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The Destruction of Benny Farm
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This article has been viewed 15392 times in the last 5 years
jack: 2nd Mar 2008 - 15:21 GMT
yes evil, sorry to say, but the old must give way to the new, this is life, all things pass away, as i've always said to my children, "things change".
Elicar: 3rd Mar 2008 - 04:06 GMT
EvilG, please explain why it would be a "destruction". Wouldn't be more appropriate to use "restoration", "resurrection". "refurbishment", etc.? In my mind, destruction is putting something out of commission, making something unusable. This is just the opposite, making something uninhabitable, habitable again.
daz my 2 cents worth.
EvilGentleman: 3rd Mar 2008 - 16:50 GMT
Well Elicar, my previous article on this particular location has become something of an online focal point for those who lived there during its heyday, much like Corsatki's Cabrini Green articles.
Thus, this page is intended for the audience of former Benny Farm residents first and foremost. And from their perspective, this is the end of the world that they grew up in and loved.
Being a former military brat myself, I can attest to the feelings of loss that are incurred when a place that you have so many memories of undergoes these sort of changes. I am continually saddened when I go on Facebook and see the pictures posted of the bases where I used to live, and how they are now being decommissioned and sold to the civilian population as retirement homes or being demolished outright. As I reconnect online with old classmates, our old schools are boarded up and awaiting the wrecking ball, the military housing we grew up in no longer what it was.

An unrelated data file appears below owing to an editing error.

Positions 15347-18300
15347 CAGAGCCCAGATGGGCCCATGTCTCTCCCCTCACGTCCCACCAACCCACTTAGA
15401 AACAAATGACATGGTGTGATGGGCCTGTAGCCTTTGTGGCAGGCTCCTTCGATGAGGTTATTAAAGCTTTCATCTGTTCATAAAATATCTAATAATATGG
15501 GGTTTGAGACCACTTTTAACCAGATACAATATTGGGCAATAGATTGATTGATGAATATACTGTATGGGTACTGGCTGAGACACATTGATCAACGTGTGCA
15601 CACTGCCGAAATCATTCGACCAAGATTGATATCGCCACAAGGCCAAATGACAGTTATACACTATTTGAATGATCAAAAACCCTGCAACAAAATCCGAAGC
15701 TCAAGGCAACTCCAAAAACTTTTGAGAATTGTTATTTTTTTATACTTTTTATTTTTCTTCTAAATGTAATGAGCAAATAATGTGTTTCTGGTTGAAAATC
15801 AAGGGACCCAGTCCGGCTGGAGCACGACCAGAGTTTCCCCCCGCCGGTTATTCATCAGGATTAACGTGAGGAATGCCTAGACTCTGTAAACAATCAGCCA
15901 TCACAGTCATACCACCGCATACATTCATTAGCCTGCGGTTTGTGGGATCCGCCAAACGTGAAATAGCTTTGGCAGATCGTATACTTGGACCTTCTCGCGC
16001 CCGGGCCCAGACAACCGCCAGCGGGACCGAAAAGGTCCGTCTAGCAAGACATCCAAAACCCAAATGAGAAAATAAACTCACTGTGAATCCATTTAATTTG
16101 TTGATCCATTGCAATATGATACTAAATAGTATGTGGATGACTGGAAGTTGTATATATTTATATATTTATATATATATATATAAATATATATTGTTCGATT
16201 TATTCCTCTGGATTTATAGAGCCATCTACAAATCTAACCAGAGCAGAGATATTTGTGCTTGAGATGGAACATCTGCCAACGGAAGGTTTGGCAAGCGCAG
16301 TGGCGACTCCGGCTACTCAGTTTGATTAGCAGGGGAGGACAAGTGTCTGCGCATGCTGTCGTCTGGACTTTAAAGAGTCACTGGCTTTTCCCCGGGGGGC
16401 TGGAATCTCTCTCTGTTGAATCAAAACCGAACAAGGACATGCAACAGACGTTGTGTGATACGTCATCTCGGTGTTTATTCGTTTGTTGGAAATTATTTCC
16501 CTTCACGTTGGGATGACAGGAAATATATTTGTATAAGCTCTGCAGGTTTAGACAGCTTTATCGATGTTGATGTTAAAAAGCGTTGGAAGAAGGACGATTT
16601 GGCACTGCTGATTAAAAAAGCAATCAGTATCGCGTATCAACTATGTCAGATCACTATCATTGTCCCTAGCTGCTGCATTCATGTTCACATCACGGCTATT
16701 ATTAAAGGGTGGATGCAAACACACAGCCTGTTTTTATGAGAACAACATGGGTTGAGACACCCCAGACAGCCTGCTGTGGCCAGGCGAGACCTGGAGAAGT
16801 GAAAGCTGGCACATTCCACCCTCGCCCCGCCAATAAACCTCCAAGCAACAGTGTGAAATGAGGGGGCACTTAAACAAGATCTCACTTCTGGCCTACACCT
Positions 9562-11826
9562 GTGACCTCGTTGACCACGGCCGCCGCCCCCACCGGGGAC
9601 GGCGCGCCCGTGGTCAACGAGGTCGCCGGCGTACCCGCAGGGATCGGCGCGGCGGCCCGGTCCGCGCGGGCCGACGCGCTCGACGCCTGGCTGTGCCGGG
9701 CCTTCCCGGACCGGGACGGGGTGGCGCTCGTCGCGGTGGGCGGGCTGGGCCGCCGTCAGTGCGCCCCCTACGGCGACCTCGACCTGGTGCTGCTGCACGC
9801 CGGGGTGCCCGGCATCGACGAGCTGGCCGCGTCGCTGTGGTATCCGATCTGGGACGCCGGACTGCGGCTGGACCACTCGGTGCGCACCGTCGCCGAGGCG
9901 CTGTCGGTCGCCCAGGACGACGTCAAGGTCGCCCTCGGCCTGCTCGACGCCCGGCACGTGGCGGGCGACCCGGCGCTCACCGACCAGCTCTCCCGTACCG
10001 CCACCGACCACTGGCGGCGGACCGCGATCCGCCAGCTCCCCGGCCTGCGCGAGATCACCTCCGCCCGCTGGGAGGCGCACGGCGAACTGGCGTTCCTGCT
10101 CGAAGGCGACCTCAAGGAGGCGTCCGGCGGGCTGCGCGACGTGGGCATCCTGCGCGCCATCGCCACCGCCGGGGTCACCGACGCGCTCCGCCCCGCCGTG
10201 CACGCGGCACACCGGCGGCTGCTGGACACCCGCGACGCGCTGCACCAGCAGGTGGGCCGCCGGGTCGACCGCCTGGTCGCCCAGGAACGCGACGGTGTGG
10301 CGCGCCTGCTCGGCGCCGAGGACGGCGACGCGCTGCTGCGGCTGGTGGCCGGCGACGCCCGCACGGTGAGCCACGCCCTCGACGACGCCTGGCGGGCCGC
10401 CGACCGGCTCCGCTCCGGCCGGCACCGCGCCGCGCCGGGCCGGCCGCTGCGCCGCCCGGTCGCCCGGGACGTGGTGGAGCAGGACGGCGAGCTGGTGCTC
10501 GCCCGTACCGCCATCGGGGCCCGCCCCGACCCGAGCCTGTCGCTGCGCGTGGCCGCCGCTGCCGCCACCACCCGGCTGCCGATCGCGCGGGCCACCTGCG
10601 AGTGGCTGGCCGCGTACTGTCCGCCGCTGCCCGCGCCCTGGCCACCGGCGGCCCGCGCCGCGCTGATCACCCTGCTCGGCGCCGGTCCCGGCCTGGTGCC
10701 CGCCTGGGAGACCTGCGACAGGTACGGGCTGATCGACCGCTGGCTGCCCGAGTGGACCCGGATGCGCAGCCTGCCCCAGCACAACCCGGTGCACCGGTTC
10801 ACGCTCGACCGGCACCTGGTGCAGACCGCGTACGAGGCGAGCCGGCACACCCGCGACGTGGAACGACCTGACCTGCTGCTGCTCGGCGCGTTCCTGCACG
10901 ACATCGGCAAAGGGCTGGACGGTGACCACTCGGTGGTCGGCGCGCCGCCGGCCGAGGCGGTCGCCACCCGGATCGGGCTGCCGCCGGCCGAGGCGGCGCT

The community is no more. It has been replaced by a different one. It is this sense of loss and displacement that I feel when I see the Benny Farm area. I never lived here, but I know all too well how it feels to be cut off from some of your roots in such a way.
The fact that the land is being recycled for different housing is meaningless. It is just land, and land is everywhere. It is the structures themselves that are the heart and soul of the human experience. I feel each structure is an organism unto itself. We all hear people say, "If these walls could only talk..."
Well, these walls will talk no more.
This article is about part of the destruction of Benny Farm. True enough, all buildings have a lifespan, and change is an eternal part of the human experience, but replacing Benny Farm with Benny Square is like building condo towers in Cabrini Green.
Many people look at the CN Tower in Toronto, and they see the massive spire climbing into the sky high above the skyline, and feel awed by the incredible height of the tallest structure in the new world. I see that too. But when I get closer, I look down more than I look up. I look at the concrete and grass surrounding its base, and get sad. I wonder what became of the ducks who used to live in the pond at its base, and what became of the paddleboat my mother and I paddled through that pond. I wanted to show my children, but now I can never do that.